I knew the other day when I posted about my weight loss update and the fact that I “workout” and have “built muscle” that I would receive some backlash from people. I normally do whenever I talk about exercise and how I try to do so in spite of having ME/CFS & Fibromyalgia. I realize that by writing about my life with chronic illnesses, and how I try to cope with the effects of working very part-time, being a mother and wife and trying to still get as healthy as possible puts me out there for ridicule by others and I am willing to accept that if what I write helps someone else somehow.
When you put your life out there, like I do, you find that even the people who should understand (like those who are sick with the same illnesses as you) think the same of you as many of the non-believers of our illnesses and society in general. There are so many misconceptions surrounding ME/CFS & Fibromyalgia to even the ones that have the illnesses that I just want to scream sometimes. The emails I get after I write about going to the gym and “working out” are just so unfair to me because my version of “working out” is not what everyone else at the gym is doing, and it shouldn’t matter.
I would think that others with our illnesses would be happy or inspired to see that someone with all of these health problems is making an honest attempt, no matter how futile sometimes, to make a better life for herself, and instead all they see is that people will see that I exercise so therefore, I’m not really sick and everything I say is a lie. Do you know what I have actually been told in emails? That by discussing the fact that I attempt to exercise and attempt to work a few hours a week, I am making it harder for others with these illnesses to be taken seriously and to get disability. Can you believe that? That is just absurd.
ME/CFS & Fibromyalgia are not black and white diseases; there are many shades of gray. Where one person may be completely bedridden, another person may be able work full-time; another may be able to work only part-time; another may be able to do restricted activities that don’t involve stress, etc. Each person’s illness is different. It’s the same with disability. People assume that if they would see someone with our illnesses working a few hours a week, out mowing the grass, or walking slowly on a treadmill for 15 minutes that we can work for 40 hours a week and that we should not receive disability.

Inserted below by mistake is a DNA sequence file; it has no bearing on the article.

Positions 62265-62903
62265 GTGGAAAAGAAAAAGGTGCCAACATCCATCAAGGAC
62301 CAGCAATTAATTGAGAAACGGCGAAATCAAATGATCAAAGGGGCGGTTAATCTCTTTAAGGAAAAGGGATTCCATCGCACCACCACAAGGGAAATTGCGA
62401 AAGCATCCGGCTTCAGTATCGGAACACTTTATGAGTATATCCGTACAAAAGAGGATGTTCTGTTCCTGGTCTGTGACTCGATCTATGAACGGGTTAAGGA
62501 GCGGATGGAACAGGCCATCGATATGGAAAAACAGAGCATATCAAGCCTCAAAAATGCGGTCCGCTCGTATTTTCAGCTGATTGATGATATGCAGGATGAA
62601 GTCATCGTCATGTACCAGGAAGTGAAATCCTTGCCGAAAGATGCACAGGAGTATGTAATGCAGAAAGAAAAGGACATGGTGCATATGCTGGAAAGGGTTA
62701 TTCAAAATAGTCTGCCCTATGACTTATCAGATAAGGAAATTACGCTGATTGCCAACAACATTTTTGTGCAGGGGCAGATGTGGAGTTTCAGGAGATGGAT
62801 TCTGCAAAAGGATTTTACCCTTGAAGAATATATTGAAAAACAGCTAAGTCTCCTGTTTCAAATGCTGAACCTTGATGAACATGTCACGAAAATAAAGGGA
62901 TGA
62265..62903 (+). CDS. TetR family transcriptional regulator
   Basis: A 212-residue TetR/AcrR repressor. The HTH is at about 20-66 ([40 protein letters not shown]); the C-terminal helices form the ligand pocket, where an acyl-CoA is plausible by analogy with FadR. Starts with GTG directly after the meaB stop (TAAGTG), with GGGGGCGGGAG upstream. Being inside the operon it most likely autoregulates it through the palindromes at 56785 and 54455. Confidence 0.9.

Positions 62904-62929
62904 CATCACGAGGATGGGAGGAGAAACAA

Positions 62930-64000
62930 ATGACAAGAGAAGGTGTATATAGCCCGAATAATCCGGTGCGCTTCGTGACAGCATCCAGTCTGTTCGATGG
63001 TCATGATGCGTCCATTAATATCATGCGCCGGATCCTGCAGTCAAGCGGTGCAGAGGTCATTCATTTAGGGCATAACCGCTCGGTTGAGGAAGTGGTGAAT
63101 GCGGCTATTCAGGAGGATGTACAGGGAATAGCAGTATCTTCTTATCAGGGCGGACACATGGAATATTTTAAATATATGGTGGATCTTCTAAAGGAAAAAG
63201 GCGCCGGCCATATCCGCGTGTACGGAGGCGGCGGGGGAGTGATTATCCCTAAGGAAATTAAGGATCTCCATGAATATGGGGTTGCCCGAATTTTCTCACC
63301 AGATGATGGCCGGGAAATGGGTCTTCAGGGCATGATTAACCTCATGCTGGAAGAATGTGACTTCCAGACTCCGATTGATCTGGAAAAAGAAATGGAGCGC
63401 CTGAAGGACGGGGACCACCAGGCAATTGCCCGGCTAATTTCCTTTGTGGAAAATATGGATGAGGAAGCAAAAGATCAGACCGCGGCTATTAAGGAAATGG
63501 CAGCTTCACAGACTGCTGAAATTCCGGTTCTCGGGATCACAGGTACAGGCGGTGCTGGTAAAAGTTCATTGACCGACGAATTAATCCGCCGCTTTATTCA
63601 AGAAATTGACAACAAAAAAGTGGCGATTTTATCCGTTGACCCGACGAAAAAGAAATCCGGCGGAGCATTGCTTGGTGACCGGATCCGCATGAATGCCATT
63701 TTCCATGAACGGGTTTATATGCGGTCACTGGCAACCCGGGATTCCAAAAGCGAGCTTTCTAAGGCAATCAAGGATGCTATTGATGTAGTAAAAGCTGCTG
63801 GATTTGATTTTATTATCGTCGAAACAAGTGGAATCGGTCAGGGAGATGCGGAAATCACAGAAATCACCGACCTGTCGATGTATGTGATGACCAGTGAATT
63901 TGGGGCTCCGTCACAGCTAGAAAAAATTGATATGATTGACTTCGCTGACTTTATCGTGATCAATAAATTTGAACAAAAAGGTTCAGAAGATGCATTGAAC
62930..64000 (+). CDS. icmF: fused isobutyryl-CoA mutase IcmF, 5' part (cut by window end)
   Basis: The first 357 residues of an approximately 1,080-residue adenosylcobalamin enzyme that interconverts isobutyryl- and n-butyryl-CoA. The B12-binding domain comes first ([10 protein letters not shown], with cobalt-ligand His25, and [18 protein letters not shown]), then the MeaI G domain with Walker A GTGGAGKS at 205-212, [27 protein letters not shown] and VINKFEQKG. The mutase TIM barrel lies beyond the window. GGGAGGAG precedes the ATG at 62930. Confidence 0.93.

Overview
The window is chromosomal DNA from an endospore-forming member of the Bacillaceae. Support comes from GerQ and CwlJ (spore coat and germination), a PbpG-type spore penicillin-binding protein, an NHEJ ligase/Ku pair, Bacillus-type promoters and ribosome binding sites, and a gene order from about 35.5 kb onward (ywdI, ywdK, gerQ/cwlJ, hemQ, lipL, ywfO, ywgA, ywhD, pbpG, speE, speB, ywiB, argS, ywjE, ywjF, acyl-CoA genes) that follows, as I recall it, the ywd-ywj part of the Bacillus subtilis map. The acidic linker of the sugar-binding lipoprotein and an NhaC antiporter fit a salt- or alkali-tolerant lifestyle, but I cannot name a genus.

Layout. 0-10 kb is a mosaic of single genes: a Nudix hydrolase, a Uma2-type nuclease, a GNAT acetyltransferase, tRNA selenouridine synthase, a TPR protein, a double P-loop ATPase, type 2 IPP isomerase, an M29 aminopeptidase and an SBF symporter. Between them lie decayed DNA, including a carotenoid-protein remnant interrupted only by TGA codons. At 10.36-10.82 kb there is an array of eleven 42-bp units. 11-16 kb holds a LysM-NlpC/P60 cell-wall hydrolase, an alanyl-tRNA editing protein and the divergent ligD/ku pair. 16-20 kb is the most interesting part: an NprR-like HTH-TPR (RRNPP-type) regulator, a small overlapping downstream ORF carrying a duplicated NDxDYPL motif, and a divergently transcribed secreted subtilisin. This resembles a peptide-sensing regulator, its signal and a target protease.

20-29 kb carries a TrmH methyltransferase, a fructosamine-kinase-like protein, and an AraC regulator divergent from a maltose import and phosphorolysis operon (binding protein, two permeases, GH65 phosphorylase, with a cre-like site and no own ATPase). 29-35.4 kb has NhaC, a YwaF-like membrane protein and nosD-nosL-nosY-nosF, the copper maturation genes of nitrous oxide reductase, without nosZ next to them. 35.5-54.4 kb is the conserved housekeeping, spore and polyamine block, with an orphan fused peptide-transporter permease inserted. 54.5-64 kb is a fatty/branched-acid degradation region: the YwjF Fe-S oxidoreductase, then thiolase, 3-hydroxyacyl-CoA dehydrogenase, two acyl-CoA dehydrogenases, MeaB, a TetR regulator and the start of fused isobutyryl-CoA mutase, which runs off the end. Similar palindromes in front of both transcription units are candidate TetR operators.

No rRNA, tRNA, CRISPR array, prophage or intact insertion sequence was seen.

Disability is meant for those who can’t gain “substantial employment”. There is no way I could work a full week and I can’t help support my family on the 8 – 12 hours a week I work at the store. My bosses can all tell you that I am a huge pain with my schedule because I have to have all of these restrictions in place: I can’t work three days in a row because it causes a flare, I can’t work more than 4 or 4.5 hours because it causes a flare; I can’t work more than 8 – 12 hours a week because it causes a flare.
On the days that I work, I can’t do anything else – there are no workouts, no nothing. I come home and I crash because the hours I work take everything out of me. This week my big gym workouts consisted of one day at the gym. But even that little bit has helped improve my strength and flexibility and that helps with the Fibromyalgia. I came home today from work, threw a pizza in the oven, ate a salad, waited for the pizza to finish baking and laid down. I got home from work at 3 p.m. I laid down about 4 p.m. I didn’t get up until 7:30 p.m. and then I had to force myself because I needed to eat something. I only worked 4.5 hours today but my body feels like I worked a 10 hour shift. It’s hard. But it’s harder for me to be here all of the time, lying on the couch, waiting for the time to pass, because every day is not a bad ME/CFS or Fibromyalgia day. I never feel good, I just feel better some days than others.
Monday I’m off to the doctor’s office to discuss going off of pain medications if possible and to see what other options are available – therapy, etc. I want to do this stuff for me, for my family, for my life. Would it be easier with all of my problems just to quit everything? Yes, it would. But that’s not me and that’s not the example I want to set for my son. I want him to see that you don’t give up when the going gets tough. There’s nothing wrong with that. I’m proud of the fact that I have tried to make a better life for myself and I won’t stop talking about it!